Figs

We first came to the house in 1988. The limbs of the fig tree had been killed by the terrible winter of 85-86, when the mercury fell to -25 degrees C. Fig trees are very tough though, and when we first saw it, the lumpy twisted trunk was shooting out vigorous young stems.

Catherine Forshall's hand and paint brush figs in back ground

In the years that followed it grew and grew. By the mid 90’s we were able to take down the loggia we had built to give us shade, and eat under the fig tree,  a fountain of cool green, that in heavy heat of summer became another room.

The tree developed a two tier ecosystem, humans picking the fruit from the lower branches, insects and birds taking the rest. In the early October mornings they are ice-sweet, but slightly tart, becoming sweet, like warm jam in the afternoon sun. Sometimes in spring we hear the cries of golden oriel, who love figs. They are very shy and at the slightest hint of humans, shoot off in a blurred flash of yellow. As soon as the spring crop of figs has been consumed they leave. It is as if they have come all the way from Africa to eat our figs.

Figs and fig leaves

This autumn I’ve been sketching and painting figs for the Christmas show at the  Moncrieff-Bray Gallery, opening on 24th November. For some of my generation figs will always be associated with the scene in Women in Love, when Alan Bates shows Eleanor Bron how to eat them. Lawrence thought that the open fig had a feminine aspect,  though for me these these tightly packed, swollen to bursting globes of hanging seed have a more masculine feel.

Green figs strong shadows

But Lawrence was nearer. The the common fig, Ficus carica, is a relation of the Mulberry tree. It fruits not, but flowers. These do not open. It is gynodioecious which means, having ‘hermaphrodite flowers and female flowers on separate plants’. It is pollinated when the fertilized female wasp enters the fig through the scion, which is a tiny hole in the crown (the ostiole). She crawls on the inflorescence inside the fig, lays her eggs inside some of the flowers and dies. (1)

Hand and brush painting figs

As I sit under our fig tree, harvesting in a different way, I think how this tree, with no planting, no feeding, no watering, gives and gives and gives to all those generations of birds and humans, and wasps, who visit it, with only the help of a tiny specialised insect, which lays down its life with its eggs.

Green figs, basket, shadow, harvest, crop

Painting by Catherine Forshall of figs

My figs, quince and pomegranates will be showing with the work of other gallery artists at

The Christmas Exhibition at the Moncrieff Bray Gallery

Ramsay Gibb’s Scottish seascapes,  Stephen Palmer, Jackie Philip, Lucy Powell, Sarah Warley-Cummings and Sandra Whitmore –  who have produced a series of smaller works for Christmas.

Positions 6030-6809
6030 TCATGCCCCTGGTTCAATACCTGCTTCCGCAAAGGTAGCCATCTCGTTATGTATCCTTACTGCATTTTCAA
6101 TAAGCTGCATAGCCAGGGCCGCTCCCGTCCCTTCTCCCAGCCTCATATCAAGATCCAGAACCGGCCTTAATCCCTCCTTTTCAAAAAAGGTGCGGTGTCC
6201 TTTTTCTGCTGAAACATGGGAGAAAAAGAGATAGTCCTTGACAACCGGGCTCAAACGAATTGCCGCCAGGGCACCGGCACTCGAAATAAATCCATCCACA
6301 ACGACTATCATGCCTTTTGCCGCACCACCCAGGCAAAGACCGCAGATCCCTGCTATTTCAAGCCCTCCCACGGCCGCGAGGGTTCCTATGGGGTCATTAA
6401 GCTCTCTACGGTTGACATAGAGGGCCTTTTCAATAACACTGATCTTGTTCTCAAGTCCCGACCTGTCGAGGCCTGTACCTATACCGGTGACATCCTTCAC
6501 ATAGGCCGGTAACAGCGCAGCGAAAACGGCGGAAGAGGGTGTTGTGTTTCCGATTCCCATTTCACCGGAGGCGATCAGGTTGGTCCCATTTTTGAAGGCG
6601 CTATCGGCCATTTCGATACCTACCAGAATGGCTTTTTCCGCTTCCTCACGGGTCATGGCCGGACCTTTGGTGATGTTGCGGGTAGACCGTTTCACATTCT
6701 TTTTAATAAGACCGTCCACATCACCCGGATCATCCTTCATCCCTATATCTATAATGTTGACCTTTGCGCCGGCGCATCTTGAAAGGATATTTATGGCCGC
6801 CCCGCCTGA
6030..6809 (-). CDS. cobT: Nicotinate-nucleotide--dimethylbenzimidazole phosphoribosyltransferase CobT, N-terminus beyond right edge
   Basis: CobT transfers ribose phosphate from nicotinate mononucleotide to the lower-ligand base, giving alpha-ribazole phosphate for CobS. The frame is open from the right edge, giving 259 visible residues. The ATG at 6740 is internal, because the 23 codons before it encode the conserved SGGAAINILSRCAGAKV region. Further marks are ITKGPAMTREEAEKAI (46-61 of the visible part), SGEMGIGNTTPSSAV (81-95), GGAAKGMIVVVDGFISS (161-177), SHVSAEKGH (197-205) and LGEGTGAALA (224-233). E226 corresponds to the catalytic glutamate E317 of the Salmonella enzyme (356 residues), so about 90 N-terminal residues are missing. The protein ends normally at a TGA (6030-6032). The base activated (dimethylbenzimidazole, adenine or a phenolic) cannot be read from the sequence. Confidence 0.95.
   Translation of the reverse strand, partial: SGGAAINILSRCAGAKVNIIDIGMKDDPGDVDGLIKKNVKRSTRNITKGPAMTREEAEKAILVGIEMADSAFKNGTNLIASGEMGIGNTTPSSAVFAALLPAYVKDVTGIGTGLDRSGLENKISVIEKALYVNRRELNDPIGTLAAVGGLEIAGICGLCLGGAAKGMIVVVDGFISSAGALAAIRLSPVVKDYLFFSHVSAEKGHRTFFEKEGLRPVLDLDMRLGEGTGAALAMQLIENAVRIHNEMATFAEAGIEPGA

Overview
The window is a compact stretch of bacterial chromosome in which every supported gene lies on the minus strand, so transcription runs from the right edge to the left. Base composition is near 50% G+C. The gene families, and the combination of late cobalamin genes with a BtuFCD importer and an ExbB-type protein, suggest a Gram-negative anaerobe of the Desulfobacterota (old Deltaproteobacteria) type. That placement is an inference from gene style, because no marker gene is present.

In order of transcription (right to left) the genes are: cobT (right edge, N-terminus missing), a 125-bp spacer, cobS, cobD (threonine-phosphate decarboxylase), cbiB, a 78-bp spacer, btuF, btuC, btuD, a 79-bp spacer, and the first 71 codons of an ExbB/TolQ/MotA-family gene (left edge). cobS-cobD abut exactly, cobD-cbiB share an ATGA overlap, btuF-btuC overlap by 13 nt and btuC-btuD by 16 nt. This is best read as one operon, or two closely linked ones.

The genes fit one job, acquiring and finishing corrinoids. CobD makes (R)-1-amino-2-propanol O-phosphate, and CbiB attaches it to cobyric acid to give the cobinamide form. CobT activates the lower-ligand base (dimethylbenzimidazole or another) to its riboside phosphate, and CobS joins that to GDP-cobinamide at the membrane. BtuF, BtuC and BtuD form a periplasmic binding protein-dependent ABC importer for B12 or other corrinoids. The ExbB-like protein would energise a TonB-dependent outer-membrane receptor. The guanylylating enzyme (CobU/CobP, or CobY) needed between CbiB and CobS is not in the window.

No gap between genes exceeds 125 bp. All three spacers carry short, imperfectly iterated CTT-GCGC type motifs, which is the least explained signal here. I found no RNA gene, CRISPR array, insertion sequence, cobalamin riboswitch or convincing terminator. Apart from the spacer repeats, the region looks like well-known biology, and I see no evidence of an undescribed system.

Thursday 24th November – Saturday 3rd December, and by appointment until Christmas Eve.

Opening Times:  Wednesday to Saturday 11 am to 4 pm. We are delighted to see visitors outside of these hours but please ring ahead to confirm a time.

Moncrieff-Bray Gallery logo

Catherine Forshall painting figs

(1) taken with thanks from Wikipedia

Photography by James Forshall

For directions to the Moncrieff-Bray Gallery click here

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Good Luck Clam

Catherine Forshall sketching beside the River Dordogne in France I have been in France for a week. I wanted to sketch the River Dordogne. I was looking for the autumn colours.   River Dordogne looking down river towards Roque Gageac, evening light, reflections I was hoping to see lots of autumn leaves floating down the river. For some reason there were not many. Downstream the river was in the late afternoon sunshine. Where I was sitting it was soon hidden by the limestone cliffs: not many leaves and soon not much sunshine. Catherine Forshall Picking Lucky clam shells from the River Dordogne Walking along the shore I found small brown clam shells. I was not sure what they were.  Fresh water clams.  Later I identified them as the Good Luck Clam. Good luck for me, not such good luck for the local variety, who are being wiped out by these non natives. Corbicula Flumea was brought to America with Asians in the 19th century. They were first seen on the River Dordogne in 1980. No wonder they are invasive. A single self fertilising individual of these rather dull, muddy shell fish can produce between 35,000 and 47000 baby clams a year. Self fertilisation! Where do they get the time? Lucky Clam sketches   Catherine Forshall sketching beside River Dordogne France   Lucky Clam sketches

Sketching Good Luck Clams

All photographs © James Forshall